ATA's second suggestion is based on the misconception that any FMCSA employee, regardless of his or her position in the agency, is necessarily biased and cannot act as a neutral arbiter. Under the Agency's Rules of Practice, the Chief Counsel, the Special Assistant to the Chief Counsel, and attorneys in the Chief Counsel's Section of Adjudications are separated from enforcement functions and enforcement counsel, and advise the Assistant Administrator in contested cases. (See 49 CFR 386.3.) These attorneys have advised the Assistant Administrator, and prepared numerous orders and decisions in matters coming before the Assistant Administrator during the past several years, many of which have been favorable to respondents in contested enforcement cases.
After suspending the informal hearing process for enforcement actions initiated on or after June 7, 2010, the Agency held informal hearings in more than 30 cases pending before that date, with an Adjudications attorney serving as Hearing Officer. The informal hearings, which were held via teleconference, proved to be an efficient, less expensive means of adjudication than a formal hearing before an administrative law judge. They were less resource intensive for both parties, provided a timely means of resolution, and were an effective means to resolve enforcement cases. The Agency intends to continue to use personnel identified in section 386.3, including Adjudications counsel, as hearing officers, but reserves the right to use other neutral arbiters.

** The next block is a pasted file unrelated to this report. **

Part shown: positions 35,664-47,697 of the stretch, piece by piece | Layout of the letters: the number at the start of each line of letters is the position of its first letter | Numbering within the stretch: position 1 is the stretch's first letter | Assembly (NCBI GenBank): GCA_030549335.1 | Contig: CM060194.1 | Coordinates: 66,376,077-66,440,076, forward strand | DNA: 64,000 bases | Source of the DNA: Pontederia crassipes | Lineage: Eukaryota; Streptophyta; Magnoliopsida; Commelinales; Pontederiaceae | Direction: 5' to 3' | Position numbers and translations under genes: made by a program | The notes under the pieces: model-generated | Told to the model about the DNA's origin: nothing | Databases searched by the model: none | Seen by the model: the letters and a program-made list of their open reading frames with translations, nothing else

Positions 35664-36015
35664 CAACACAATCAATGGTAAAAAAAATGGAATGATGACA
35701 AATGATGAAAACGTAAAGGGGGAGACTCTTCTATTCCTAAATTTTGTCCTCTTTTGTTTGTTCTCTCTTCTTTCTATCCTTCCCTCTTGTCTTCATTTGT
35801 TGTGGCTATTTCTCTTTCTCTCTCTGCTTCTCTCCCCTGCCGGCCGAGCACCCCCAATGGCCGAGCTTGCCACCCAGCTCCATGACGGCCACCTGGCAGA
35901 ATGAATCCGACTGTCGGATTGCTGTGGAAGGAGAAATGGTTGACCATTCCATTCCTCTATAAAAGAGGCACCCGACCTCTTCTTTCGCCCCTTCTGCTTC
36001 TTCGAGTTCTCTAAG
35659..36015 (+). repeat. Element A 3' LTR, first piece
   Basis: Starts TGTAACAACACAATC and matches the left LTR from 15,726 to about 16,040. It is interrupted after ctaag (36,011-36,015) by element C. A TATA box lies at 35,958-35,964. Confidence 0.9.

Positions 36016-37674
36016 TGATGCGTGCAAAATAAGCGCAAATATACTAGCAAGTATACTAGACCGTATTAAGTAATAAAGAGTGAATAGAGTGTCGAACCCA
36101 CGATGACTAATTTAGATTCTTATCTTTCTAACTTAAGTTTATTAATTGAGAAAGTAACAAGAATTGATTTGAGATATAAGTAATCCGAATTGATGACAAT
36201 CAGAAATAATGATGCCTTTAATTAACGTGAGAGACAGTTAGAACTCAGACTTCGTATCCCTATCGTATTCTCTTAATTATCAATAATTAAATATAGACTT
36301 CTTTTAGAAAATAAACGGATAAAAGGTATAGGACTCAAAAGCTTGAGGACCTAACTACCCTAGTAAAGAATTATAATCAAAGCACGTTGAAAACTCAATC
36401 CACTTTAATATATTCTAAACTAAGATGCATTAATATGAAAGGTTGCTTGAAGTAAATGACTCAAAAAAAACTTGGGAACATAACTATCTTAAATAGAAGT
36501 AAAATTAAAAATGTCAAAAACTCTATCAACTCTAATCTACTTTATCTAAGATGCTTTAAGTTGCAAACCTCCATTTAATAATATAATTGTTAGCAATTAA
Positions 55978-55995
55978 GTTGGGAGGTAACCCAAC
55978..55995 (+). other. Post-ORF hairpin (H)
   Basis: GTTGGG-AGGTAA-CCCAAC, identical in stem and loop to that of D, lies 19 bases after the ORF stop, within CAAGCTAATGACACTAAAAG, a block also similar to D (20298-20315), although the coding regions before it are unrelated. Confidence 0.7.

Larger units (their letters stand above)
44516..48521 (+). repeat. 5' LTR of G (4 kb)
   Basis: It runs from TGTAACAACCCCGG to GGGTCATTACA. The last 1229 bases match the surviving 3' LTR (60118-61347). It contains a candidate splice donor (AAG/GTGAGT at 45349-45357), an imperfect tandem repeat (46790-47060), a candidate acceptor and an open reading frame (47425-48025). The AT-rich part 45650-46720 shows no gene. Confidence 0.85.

The ATA's third suggestion is essentially a request to amend 49 CFR 386.16(b)(4)(A) by eliminating the final sentence of that paragraph, which states: “By participating in an informal hearing, respondent waives its right to a formal hearing.” Implementation of this recommendation would require notice and comment rulemaking and, as such, is beyond the scope of this notice. Moreover, it appears to be based on the erroneous assumption that a respondent waives its right to appeal the decision of the Hearing Officer by requesting an informal hearing. This is not the case.